It is nearly the end of the 7 days of action against ATUs.

ATUs are Assessment and Treatment Units.

An Assessment and Treatment Unit is a type of hospital that people with learning disabilities can be kept in for a very long time.

This week we’ve been sharing what Gary Bourlet thinks about ATUs.


What is wrong with ATUs?

ATUs are Assessment & Treatment Units and there are a lot of things wrong with them. People with learning disabilities are held in these Units against their wishes. They are another type of institution. People with learning disabilities have not done anything wrong, and they have been put in these Units because they have a disability and are far away from their friends and family.

What’s a better alternative?

The alternative to ATUs is for people with learning disabilities to be part of the community and be supported through a Circles Network and to have more learning disability nurses employed in the community.

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Response to ‘Building the Right Support’

NHS England recently published their plans to change their services in England.

These plans are called ‘Building the Right Support’.

You can read an Easy Read version of the plans here.

Here’s what People First England had to say about the plans.

What we like.

The plans look great. But It feels like we have been here before with Care in the Community, Valuing People and the Winterbourne View Concordat. We have the right laws in place and we have the UN Convention on the Rights of Disabled People. Institutions have been closing all over the world.

We like the way that people with learning disabilities and families are included in the plan. There are people and families fighting to get out of hospital now and professionals are ignoring them and think they know best.

We like the way they will employ people with learning disabilities and families as Quality Checkers.

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A Response to the National Audit Office Report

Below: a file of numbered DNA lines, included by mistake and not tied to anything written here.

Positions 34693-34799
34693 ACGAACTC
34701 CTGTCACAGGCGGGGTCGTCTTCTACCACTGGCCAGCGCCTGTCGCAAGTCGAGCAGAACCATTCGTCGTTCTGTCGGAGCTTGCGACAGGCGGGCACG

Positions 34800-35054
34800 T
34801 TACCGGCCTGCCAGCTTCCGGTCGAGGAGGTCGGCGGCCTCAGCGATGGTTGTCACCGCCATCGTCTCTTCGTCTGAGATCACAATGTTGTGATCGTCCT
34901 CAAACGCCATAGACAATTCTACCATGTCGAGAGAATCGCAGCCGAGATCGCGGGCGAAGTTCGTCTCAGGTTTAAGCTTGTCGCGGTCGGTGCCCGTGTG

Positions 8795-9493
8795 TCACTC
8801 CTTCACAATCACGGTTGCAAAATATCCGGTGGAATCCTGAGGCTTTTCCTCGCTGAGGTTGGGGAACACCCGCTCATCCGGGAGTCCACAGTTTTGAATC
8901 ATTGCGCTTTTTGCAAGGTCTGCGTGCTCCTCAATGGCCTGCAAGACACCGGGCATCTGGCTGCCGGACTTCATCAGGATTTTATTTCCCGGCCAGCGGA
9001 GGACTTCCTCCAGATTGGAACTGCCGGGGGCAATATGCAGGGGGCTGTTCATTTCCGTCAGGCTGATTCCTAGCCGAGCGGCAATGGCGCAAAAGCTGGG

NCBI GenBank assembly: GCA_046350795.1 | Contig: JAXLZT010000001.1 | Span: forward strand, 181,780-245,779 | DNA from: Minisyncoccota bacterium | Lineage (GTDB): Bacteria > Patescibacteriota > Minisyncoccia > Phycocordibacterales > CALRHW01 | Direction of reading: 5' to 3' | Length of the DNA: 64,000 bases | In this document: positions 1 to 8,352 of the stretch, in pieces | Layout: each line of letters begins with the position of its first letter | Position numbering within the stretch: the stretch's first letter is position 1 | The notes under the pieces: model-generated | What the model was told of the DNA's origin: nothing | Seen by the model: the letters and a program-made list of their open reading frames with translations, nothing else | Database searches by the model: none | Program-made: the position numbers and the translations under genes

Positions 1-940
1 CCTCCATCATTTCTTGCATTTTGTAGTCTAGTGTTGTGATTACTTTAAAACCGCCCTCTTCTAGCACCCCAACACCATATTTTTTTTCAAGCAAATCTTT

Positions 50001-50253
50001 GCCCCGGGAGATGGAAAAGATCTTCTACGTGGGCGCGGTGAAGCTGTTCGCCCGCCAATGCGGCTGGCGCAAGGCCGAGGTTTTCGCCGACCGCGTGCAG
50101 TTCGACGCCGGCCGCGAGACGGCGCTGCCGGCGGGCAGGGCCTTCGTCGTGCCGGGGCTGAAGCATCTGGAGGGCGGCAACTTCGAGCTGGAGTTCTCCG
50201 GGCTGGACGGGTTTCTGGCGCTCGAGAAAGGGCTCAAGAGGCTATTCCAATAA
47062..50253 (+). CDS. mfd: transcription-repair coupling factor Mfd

This blog post was written by Gary Bourlet and was originally published on 03.02.15.

People First England responded to the HSCIC Learning Disability Census. Here is what we said: 

1. The Winterbourne programme has not worked and we are still being treated like third class citizens

The Winterbourne programme has been going for more than 3 years. It is high profile and there is a minister responsible for it but it hasn’t changed anything much. They have said the right things but whatever is happening they are not making a difference. None of this is new. People with learning disabilities continue to be treated like 3rd class citizens, which has been going on for decades.  Until society treats us the same, nothing will change.

We think it has been a waste of taxpayers money.  It is not money well spent. There has been too much bureaucracy, too many people in offices doing too much paperwork but not enough work on the ground.

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Gary’s Friday Feedback

Yesterday I went to London with Anna. Anna is my new support worker/job coach through Access to Work.

The meeting was in the afternoon near St Pancras train station. The meeting was about the NHS constitution. There was a group of us with learning disabilities there to talk about an Easy Read version. We made some changes to it for staff and patients.